Types of Male Breast Cancer
All types of breast cancers found in women can affect men as well. Some common ones include:
Infiltrating (or Invasive) Breast Carcinoma
Two types of invasive breast cancer are there, including invasive ductal carcinoma or IDC and Invasive lobular carcinoma.
IDC, as the name implies, starts in the breast duct. It can invade the fatty tissue of the breast after breaking through the duct wall. There is a risk of cancer spreading to other body parts as well. This is the most common type of breast cancer seen in men.
On the other hand, invasive lobular carcinoma is quite rare in men. Originating in the lobules, this cancer, too, can spread to other parts of the body.
Ductal Carcinoma in Situ
Ductal carcinoma in situ, which is also referred to as intraductal carcinoma and DCIS is pre-invasive cancer. The cancer cells remain in breast ducts, not invading the fatty tissue of the breasts or spreading to other areas of the body. This cancer is treatable via radiation therapy and surgery.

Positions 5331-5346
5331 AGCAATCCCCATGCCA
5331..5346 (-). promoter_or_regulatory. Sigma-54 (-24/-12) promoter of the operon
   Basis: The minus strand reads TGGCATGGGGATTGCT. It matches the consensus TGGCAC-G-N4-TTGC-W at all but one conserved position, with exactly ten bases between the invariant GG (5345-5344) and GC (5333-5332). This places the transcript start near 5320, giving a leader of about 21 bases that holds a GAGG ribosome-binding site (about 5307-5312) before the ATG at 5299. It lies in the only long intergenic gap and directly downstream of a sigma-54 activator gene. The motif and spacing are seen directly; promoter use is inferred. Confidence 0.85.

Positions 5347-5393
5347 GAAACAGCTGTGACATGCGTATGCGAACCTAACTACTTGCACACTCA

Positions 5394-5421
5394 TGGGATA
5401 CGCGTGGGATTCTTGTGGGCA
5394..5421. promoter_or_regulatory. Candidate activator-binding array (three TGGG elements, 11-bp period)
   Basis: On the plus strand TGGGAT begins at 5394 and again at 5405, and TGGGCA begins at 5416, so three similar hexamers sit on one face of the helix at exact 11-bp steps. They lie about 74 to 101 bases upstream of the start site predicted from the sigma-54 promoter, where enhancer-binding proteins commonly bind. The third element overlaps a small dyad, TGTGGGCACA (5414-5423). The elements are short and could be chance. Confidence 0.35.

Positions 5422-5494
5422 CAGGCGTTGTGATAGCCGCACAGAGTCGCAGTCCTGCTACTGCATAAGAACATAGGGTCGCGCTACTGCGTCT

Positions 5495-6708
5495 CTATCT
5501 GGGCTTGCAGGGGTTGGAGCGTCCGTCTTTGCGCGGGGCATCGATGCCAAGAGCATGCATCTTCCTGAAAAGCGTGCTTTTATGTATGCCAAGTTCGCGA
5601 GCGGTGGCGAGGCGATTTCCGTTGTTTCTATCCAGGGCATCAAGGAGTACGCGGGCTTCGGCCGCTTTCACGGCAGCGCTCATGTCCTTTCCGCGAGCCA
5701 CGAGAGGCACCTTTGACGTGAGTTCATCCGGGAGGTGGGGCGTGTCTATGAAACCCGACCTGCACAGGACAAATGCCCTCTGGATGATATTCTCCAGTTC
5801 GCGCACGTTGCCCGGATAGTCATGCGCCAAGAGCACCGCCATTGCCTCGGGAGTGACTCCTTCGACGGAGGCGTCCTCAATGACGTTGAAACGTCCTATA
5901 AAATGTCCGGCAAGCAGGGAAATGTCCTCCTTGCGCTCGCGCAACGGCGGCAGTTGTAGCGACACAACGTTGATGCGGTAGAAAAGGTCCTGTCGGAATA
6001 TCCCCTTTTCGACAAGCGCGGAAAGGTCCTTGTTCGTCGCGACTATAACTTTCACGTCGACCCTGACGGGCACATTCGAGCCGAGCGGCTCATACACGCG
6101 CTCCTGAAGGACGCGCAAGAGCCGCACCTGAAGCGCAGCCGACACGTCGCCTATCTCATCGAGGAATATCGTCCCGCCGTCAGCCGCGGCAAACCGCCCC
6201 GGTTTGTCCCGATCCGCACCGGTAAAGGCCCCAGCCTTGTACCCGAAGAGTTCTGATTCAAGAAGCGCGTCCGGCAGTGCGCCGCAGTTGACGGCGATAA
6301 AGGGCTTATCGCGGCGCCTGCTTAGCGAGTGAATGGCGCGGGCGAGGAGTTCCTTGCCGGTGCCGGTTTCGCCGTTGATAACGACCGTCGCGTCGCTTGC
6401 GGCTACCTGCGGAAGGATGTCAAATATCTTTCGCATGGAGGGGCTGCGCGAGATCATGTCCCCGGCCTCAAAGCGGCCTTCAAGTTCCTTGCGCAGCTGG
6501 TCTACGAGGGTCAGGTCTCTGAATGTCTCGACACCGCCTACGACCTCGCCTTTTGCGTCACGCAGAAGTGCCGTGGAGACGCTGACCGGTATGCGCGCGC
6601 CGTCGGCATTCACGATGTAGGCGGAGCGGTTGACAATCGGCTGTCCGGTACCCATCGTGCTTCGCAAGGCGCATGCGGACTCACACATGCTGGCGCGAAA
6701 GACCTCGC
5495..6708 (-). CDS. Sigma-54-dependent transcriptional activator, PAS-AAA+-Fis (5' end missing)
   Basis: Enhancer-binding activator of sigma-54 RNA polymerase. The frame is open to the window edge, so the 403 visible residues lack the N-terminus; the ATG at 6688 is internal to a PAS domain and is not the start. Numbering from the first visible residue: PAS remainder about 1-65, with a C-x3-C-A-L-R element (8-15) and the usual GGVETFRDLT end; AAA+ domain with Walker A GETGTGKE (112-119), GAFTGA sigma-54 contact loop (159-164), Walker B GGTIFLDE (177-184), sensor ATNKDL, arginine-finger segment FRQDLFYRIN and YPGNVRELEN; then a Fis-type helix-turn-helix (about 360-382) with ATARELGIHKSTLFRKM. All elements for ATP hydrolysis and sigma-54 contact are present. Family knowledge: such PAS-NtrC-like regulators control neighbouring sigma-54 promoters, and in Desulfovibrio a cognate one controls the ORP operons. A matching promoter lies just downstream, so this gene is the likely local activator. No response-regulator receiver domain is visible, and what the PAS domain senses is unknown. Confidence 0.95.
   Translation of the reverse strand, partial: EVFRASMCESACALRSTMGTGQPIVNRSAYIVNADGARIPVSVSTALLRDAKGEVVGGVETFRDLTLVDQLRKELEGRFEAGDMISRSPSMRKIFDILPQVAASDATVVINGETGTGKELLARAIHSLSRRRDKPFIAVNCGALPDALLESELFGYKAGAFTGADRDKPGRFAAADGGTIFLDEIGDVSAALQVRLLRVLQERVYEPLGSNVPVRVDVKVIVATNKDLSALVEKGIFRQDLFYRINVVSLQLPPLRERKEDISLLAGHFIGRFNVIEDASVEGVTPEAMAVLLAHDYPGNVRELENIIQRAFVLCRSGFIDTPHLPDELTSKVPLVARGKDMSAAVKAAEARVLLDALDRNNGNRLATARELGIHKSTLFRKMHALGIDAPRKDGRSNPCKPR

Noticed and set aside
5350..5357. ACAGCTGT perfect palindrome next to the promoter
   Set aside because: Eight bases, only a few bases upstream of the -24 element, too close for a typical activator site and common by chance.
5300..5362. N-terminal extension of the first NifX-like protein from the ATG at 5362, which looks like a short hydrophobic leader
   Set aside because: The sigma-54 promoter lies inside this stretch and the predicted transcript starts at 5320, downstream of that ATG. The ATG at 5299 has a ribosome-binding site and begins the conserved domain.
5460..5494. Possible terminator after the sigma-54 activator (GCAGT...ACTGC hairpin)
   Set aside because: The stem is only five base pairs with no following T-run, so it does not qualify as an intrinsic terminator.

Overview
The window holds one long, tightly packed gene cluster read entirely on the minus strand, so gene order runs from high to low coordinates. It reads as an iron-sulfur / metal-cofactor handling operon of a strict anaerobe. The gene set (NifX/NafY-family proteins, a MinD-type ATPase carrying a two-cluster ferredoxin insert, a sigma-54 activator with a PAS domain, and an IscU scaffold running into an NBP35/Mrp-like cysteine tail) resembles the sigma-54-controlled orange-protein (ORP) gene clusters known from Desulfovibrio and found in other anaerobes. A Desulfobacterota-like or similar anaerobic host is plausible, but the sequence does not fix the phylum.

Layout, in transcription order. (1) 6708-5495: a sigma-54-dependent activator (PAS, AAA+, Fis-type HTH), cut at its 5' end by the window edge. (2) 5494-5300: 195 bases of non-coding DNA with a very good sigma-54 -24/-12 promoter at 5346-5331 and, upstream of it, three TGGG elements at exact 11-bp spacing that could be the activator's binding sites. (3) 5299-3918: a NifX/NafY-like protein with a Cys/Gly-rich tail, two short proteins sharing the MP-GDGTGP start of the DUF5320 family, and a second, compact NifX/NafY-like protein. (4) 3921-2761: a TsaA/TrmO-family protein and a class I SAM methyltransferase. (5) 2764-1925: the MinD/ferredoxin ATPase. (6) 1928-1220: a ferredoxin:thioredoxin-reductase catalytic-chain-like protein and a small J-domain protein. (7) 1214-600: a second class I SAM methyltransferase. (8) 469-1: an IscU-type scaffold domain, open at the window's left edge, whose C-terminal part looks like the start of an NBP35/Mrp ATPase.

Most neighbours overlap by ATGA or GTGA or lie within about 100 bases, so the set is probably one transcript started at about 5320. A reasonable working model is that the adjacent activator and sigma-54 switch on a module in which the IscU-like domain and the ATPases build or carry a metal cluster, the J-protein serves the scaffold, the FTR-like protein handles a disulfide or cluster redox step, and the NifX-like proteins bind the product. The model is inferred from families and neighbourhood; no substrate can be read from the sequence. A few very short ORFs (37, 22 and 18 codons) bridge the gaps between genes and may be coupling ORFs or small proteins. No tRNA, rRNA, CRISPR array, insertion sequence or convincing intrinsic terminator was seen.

When a diagnosis of male breast cancer is made in someone, the treatment plan is decided based on his case and requirements by our team of physicians. The treatment options for male and female breast cancer are similar. Currently, a combination of chemotherapy, surgery, radiotherapy, or hormonal therapy is used for treating breast cancer. The mode of treatment depends on the progress of the disease and the characteristics of the tumor. For instance, the hormone receptor status of the tumor is vital to determine whether hormone therapy will be useful in its treatment.
There are more chances of successful treatment if male breast cancer is detected at an early stage. Similar to the cases in women, a lump felt in
- Flattening or retraction of the nipple
- Inward growth of the nipple or nipple inversion
- Discharge from the nipple
- Scaling or redness on breast skin or nipple
These symptoms can also present in other conditions like infection. However, if you detect any changes in your breast, it is advisable to consult your doctor at the earliest.
One of the most common causes of a breast lump in men is gynecomastia, which is a noncancerous condition causing enlargement of breast glands. The condition is commonly seen in adolescent boys and elderly men and can be caused by medications as well. The symptoms of gynecomastia might be similar to male breast cancer. Still, there is no evidence that suggests that gynecomastia leads to an increased risk of development of breast cancer in males.
the breast is the most common symptom of cancer in males as well. The lump is usually painless. The person might also experience other symptoms including the likes of